Dynamic compaction uses the energy from a falling weight in a pre-determined grid pattern to improve granular soils and fills.
Dynamic compaction is a ground improvement technique that densifies soils and fill materials using a drop weight. The drop weight, typically steel, is lifted by a crane and repeatedly dropped onto the ground surface. Vibrations transmitted below the surface improve soils at depth. The drop locations are typically located on a grid pattern, the spacing of which is determined by the subsurface conditions and foundation loading and geometry.
Treated granular soils and fills have increased density, friction angle, and stiffness. In shallow karst geologies, dynamic compaction has been used to collapse voids before construction to reduce sinkhole potential. It has also been used to compact construction debris, urban fill, and sanitary landfills before constructing parking lots, roadways, and embankments. The removal of compressible, contaminated fills can sometimes be avoided.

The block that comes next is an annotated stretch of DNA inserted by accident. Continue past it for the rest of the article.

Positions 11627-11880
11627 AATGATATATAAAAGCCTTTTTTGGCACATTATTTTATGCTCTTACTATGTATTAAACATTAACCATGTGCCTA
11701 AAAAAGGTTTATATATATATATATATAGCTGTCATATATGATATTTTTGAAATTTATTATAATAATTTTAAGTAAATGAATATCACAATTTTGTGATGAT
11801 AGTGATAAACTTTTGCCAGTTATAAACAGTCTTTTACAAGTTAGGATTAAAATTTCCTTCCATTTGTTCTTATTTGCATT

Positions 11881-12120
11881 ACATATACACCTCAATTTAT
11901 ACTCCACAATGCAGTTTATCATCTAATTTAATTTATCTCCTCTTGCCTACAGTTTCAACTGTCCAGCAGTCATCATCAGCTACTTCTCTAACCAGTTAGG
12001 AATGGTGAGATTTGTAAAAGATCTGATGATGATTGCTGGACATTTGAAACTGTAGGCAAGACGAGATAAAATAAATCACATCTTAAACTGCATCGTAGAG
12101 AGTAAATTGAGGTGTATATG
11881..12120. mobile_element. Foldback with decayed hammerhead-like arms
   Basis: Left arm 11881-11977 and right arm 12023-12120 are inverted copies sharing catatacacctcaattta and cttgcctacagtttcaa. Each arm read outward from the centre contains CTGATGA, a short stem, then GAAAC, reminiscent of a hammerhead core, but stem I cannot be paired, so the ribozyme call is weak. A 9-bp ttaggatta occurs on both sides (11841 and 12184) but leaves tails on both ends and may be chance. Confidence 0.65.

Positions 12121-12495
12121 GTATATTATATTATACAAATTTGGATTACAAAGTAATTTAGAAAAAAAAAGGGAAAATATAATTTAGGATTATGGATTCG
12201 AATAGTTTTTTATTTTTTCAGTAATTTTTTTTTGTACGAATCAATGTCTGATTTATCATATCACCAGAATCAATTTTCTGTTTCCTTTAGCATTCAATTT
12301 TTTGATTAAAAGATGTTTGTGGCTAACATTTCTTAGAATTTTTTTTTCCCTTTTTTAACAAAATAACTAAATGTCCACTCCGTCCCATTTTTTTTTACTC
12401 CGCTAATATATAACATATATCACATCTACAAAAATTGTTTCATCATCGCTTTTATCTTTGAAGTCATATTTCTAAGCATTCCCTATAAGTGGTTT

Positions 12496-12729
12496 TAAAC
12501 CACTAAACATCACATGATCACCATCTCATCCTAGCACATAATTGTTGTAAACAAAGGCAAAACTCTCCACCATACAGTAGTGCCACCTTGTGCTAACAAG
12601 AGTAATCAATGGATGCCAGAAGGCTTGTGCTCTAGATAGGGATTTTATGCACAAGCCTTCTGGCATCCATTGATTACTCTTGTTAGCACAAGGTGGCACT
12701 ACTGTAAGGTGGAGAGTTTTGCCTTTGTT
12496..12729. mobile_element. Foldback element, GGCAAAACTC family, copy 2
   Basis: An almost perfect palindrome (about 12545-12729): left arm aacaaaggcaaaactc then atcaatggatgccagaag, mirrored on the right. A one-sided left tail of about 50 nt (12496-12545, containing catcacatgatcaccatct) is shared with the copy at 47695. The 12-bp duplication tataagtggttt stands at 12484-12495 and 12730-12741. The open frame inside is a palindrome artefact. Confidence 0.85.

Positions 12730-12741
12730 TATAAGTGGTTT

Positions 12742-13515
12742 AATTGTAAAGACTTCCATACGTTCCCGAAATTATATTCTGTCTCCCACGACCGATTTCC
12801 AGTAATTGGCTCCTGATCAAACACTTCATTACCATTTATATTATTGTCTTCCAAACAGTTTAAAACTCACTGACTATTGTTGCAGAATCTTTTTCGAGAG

Typically, in situ testing by borehole or static cone penetrometer, allied with measurement of print volume and site surface settlement, is performed during the dynamic deep compaction.
The treatment pattern, energy level, number of passes, and phasing of passes must be designed to consider the soil conditions, type of development and required bearing capacity, and settlement characteristics. It is essential to thoroughly understand the soils before treatment and maintain close control during all phases of the work.